Genre: Historical fiction, elements of romance
Publisher: Soul Mate Publishing
Date of Publication: April 27, 2016
Number of pages: 339
Word Count: 100,000
Cover Artist: Fiona Jayde
In 18th century Ireland, drought forces Edward and Henry McConnell to assume false names and escape to America with the one valuable thing they still own–their ancestor’s gold torc.
Edward must leave love behind. Henry finds it in the foul belly of The Charming Hannah, only to lose it when an elusive trader purchases his sweetheart’s indenture.
With nothing but their broken hearts, a lame ox, and a torc they cannot sell without invoking a centuries-old curse, they head for the backcountry, where all hope rests upon getting their seed in the ground. Under constant threat of Indian attack, they endure crushing toil and hardship. By summer, they have wheat for their reward, and unexpected news of Henry’s lost love. They emerge from the wilderness and follow her trail to Philadelphia, unaware her cruel new master awaits them there, his heart set on obtaining the priceless torc they protect.
Book Trailer: https://youtu.be/bNzrVFnl9Ts
About the Author:
Julie Doherty expected to follow in her artist-father’s footsteps, but words, not oils, became her medium. Her novels have been called “romance with teeth” and “a sublime mix of history and suspense.”
Her marriage to a Glasgow-born Irishman means frequent visits to the Celtic countries, where she studies the culture that liberally flavors her stories. When not writing, she enjoys cooking over an open fire at her cabin, gardening, and hiking the ridges and valleys of rural Pennsylvania, where she lives just a short distance from the farm carved out of the wilderness by her 18th century “Scotch-Irish” ancestors.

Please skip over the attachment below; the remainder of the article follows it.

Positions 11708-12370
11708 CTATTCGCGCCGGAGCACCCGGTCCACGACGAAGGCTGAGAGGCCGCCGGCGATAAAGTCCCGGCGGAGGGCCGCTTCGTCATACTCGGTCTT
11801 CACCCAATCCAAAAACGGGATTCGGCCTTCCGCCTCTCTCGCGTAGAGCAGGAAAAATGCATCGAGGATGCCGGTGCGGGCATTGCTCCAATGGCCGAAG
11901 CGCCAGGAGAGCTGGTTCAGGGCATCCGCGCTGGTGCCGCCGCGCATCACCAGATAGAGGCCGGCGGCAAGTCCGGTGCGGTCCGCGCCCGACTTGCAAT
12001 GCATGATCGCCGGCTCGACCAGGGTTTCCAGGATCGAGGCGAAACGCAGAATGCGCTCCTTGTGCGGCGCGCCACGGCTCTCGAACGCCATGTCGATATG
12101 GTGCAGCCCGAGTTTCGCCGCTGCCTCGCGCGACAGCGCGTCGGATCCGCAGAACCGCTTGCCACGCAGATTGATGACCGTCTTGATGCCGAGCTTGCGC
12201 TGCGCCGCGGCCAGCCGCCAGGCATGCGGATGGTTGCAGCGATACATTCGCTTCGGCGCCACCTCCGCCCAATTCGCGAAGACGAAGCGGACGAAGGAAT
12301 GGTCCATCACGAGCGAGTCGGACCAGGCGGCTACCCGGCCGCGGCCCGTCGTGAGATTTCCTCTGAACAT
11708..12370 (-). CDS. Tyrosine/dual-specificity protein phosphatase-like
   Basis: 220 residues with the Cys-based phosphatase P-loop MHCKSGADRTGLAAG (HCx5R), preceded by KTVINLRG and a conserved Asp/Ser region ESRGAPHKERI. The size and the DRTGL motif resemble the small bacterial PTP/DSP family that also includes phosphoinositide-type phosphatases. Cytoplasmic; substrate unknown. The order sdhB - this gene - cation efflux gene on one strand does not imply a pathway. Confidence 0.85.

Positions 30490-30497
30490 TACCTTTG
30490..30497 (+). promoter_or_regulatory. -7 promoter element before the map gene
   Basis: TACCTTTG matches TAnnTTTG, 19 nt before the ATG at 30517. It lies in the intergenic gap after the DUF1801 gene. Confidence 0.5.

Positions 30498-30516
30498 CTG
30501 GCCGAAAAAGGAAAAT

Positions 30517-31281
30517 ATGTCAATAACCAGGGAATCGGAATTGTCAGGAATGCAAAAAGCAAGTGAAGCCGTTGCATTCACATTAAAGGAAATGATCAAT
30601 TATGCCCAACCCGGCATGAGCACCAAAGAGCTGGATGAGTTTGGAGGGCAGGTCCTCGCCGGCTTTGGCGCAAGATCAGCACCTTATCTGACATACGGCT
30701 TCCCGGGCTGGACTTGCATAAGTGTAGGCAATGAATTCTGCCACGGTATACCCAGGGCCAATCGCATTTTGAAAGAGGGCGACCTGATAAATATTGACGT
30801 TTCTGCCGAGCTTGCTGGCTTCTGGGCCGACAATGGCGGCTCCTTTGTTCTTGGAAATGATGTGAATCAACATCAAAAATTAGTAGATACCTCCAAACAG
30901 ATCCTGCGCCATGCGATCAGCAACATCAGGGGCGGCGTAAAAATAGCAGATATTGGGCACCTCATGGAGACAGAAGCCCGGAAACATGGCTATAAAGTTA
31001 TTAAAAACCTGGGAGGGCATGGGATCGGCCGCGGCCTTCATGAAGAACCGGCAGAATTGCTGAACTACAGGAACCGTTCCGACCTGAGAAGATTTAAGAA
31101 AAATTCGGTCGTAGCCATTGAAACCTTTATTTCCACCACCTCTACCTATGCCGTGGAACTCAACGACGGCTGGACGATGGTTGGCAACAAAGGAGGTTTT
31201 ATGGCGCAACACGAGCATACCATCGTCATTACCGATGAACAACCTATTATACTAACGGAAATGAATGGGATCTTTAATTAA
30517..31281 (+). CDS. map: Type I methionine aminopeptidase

She is a member of Romance Writers of America, Central Pennsylvania Romance Writers, Perry County Council of the Arts, and Clan Donald USA.
Where are you from?
I was born and raised in south central Pennsylvania, about ten minutes away from the farm where much of SCATTERED SEEDS takes place. This is a rural area, with fertile valleys wedged between the northern Appalachian ridges. Living here allows me to include bits like this in my novels:
Great slabs of rock broke up the forest and offered a panoramic view of the valley below. Dense cloud collected in a gorge and snaked its way northwest, obscuring the waters of a river winding through a succession of ridges, the northern Appalachians.
Tell us your latest news?
Soul Mate Publishing released my second novel, SCATTERED SEEDS, on April 27th. I love this story, because it features my own ancestors, Edward and Henry McConnell.
When and why did you begin writing?
I’ve been writing stories for as long as I can remember. I wish I knew why, since, at times, it is about as rewarding as head-butting a cast iron cauldron. I have a day job forty-five miles from home, so in order to add to my word count, I have to wake two hours early, write in my car during lunch (while stuffing a sandwich down my throat), and spend every evening and weekend at the keyboard. I know that doesn’t sound pleasant or glamorous, but there is peace in creating something beautiful, and the sacrifice is worth it when I type my two favorite words: THE END.
When did you first consider yourself a writer?
Still waiting on that one. When my craft feeds my family, I might consider myself a writer.
What inspired you to write your first book?
Somerled of Argyll. Although much of his story has been lost to time, we know he was a hero long before Robert the Bruce and William Wallace. In fact, he’s the progenitor of many of the Highland clans so popular in fiction today. Without him, those clans may have disappeared altogether, since it was Somerled who wrenched Scottish lands from the hands of the Vikings. He is also credited with inventing the central stern rudder, which changed the way men sailed. I mean, if that’s not enough to warrant a spot as a hero, what is?
Do you have a specific writing style?
Readers tell me I do, although I can’t really identify it. I love lyrical writing, but today’s reader demands efficiency. I strive for a blend of both. It’s a difficult task, but possible with proper word choices.
How did you come up with the title?
My characters are connected to seeds in several ways. Because they descend from a king (Somerled from my debut novel), they consider themselves scattered seeds. My character puts it this way:
“His descendants are many, and scattered like windblown seeds. Many of them rooted in Scotland, some floated across the sea, and some, like us, blew into this godforsaken muckhole called Ireland.”